Project Seabin is now commercial. Its floating rubbish cans - that collect debris from seas – are on sale. We caught up with Pete Ceglinski, CEO of the project, to talk about how they navigated choppy waters to get here and what lies ahead.
A lot happened in 2017 to the Seabin story. The year kicked off with a financial crunch. The crowdfunding money for the floating trash can - an invention that aims to collect litter from water in marinas, docks, commercial ports and yacht clubs - was
running out. Then came May, a month that changed everything.
Seabin was chosen, along with nine other start-ups, from 790 applicants to participate in Booking.com’s Booster programme. The three-week intensive course made all the difference. “We learned a lot about ourselves and about our business. We found out that our weakest point was our team,” recalls Pete Ceglinski, Co-Founder and CEO of the Seabin project, who attended the course with the project’s Operations Manager Sascha Chapman.
“We had a manufacturer, a product, and a growing demand. But how we would operate and scale up to meet the demand was our weak link,” he explains.
Luckily the three-week period helped them identify their biggest problem and find a solution. By the end of the course Ceglinski and Chapman pitched their project to Booking.com.
“We ended up getting the second highest funding which was EUR 350 K and we also got a people’s choice award which was EUR 10 K. That really changed the whole game for us! We immediately decided to invest the money in scaling up the team,” says Ceglinski.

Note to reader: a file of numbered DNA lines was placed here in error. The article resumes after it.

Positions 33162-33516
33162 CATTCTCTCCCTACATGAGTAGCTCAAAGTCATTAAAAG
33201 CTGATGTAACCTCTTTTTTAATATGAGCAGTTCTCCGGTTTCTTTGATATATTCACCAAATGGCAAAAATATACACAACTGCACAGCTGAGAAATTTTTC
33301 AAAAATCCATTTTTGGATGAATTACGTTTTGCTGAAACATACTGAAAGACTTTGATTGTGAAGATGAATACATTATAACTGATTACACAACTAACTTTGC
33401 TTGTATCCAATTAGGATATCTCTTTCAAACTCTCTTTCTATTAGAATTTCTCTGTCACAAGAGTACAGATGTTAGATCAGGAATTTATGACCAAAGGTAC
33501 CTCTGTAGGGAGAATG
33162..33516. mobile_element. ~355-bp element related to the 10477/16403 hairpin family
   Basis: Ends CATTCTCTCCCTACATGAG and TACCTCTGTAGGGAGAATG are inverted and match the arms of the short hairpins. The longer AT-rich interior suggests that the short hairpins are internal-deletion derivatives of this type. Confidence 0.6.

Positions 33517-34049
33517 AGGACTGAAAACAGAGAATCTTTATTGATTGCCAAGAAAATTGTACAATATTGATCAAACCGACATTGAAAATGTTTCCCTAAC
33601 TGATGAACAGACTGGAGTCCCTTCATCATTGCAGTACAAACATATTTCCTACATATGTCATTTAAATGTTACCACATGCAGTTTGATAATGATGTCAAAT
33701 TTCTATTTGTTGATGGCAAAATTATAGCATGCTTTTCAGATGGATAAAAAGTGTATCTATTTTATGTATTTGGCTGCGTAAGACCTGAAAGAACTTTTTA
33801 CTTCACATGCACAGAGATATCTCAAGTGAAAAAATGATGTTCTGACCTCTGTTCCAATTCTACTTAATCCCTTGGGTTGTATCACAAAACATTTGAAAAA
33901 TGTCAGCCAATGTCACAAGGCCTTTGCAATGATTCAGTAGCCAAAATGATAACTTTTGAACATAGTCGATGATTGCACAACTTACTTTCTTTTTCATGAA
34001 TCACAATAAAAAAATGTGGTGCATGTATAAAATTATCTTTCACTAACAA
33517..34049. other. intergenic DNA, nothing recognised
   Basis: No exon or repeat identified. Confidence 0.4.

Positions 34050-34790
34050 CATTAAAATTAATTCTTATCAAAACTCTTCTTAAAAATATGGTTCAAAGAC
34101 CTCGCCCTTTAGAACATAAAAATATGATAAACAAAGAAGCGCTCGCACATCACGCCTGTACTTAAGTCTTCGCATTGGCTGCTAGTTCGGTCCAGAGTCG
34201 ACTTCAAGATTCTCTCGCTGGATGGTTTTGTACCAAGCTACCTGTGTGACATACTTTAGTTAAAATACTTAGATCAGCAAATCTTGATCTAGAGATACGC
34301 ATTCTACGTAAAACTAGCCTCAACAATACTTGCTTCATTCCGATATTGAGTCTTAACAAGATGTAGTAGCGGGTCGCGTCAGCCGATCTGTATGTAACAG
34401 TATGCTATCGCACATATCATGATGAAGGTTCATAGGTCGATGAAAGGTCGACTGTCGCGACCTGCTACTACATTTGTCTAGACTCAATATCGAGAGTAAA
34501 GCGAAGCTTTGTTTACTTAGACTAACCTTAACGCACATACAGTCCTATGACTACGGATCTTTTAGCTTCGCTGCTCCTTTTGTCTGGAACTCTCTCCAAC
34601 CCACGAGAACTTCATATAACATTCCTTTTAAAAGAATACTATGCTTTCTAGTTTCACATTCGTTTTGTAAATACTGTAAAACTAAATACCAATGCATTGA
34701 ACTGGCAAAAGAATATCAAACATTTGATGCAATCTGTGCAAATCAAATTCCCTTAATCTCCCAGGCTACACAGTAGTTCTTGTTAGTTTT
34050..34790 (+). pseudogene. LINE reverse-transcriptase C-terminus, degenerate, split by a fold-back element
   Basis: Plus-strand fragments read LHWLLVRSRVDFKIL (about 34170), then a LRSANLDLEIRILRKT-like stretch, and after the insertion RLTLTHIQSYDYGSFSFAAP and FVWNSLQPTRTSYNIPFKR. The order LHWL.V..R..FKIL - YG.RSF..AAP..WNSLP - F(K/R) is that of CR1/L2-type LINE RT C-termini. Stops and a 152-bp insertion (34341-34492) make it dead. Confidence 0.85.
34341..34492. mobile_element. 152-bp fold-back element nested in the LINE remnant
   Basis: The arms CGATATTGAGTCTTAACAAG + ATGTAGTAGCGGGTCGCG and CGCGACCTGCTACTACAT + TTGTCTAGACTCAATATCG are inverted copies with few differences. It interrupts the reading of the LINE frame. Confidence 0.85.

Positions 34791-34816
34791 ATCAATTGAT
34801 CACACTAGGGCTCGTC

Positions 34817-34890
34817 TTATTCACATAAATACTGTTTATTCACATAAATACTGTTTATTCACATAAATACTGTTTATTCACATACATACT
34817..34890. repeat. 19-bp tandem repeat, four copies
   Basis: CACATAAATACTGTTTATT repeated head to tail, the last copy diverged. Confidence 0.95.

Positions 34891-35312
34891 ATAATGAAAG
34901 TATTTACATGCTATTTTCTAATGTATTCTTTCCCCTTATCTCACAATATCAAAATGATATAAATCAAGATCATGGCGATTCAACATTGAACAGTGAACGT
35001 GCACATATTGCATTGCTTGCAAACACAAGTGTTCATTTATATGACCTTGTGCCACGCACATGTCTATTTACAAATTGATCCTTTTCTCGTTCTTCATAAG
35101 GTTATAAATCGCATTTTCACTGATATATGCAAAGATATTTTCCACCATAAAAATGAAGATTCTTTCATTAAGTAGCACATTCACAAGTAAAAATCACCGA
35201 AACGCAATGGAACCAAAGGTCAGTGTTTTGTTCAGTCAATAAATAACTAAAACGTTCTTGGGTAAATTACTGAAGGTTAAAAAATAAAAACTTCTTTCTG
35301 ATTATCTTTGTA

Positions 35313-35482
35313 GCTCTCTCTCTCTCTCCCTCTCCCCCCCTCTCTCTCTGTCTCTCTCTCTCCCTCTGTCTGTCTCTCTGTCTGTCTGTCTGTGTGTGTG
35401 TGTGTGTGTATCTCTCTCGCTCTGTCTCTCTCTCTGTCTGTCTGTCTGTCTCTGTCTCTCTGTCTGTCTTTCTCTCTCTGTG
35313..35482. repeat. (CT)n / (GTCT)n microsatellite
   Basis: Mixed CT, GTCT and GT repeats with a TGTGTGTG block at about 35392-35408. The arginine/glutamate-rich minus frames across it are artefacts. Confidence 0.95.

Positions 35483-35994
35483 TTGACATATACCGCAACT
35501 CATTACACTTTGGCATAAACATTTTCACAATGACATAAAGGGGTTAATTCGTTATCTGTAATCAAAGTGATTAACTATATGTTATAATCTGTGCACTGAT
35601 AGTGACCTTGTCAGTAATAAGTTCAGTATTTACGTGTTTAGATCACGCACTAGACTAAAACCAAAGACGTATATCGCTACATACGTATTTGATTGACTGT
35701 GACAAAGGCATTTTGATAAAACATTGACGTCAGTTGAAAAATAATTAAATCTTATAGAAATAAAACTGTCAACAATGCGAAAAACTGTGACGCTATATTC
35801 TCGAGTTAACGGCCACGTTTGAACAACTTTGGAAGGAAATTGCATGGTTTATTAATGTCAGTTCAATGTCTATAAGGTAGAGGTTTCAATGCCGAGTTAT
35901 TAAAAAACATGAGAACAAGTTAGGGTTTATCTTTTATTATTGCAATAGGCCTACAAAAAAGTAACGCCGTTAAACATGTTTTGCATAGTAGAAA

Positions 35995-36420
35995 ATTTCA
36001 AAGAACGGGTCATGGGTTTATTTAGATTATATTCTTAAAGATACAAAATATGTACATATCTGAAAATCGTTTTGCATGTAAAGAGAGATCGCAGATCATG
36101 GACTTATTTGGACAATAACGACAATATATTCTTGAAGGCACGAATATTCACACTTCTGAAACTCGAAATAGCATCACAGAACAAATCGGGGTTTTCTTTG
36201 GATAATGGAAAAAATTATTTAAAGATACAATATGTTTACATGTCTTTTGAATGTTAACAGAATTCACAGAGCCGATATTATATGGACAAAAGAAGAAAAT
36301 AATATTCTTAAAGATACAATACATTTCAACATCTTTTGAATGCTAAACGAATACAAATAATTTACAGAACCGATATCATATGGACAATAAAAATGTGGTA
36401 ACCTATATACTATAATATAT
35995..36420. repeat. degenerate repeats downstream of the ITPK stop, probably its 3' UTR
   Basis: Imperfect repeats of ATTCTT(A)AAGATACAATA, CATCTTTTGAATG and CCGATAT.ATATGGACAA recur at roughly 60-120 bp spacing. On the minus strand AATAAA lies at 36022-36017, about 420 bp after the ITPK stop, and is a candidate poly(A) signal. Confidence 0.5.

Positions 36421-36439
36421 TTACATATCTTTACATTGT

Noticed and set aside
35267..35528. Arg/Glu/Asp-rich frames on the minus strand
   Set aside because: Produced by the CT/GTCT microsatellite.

The result? The team now comprises people with digital marketing, and financial backgrounds, and also a science intern.
Additionally, the project is collaborating with marine scientists. Every Thursday, these scientists take water samples and collect nanoparticles and microfibers from Port Adriano in the city of Mallorca where Seabin’s headquarters is located. The
same has happened in five other countries for a three-month period.
“We have a lot of statistics and facts on what Seabins are catching around the world,” says Ceglinski.
The most caught item has been cigarette butts, followed by plastic particles and food wrappers. But, there are differences in the catch across countries. For instance, a Seabin in Port Adriano has caught 300–500 grams of debris per day while a Seabin in San Diego caught five–six kilos of debris.
What’s been the weirdest catch, though? “The Seabin in San Diego caught a cowboy boot and few pineapples one day,” says Ceglinski with a laugh.
The team is getting experimental now. It has been trialling oil pads, as well. “After all, Seabin is such a great application to get floating oil from the marinas,” says Ceglinski. The initial results have been good: the pads have been collecting oil. Unfortunately, the oil pads started deteriorating and the team and a supplier are working on ways to overcome the situation.
The Seabin project’s Operations Manager Sascha
Chapman and Co-Founder and CEO Pete Ceglinski.
So, while great things happened this year, there are even more exciting things coming up.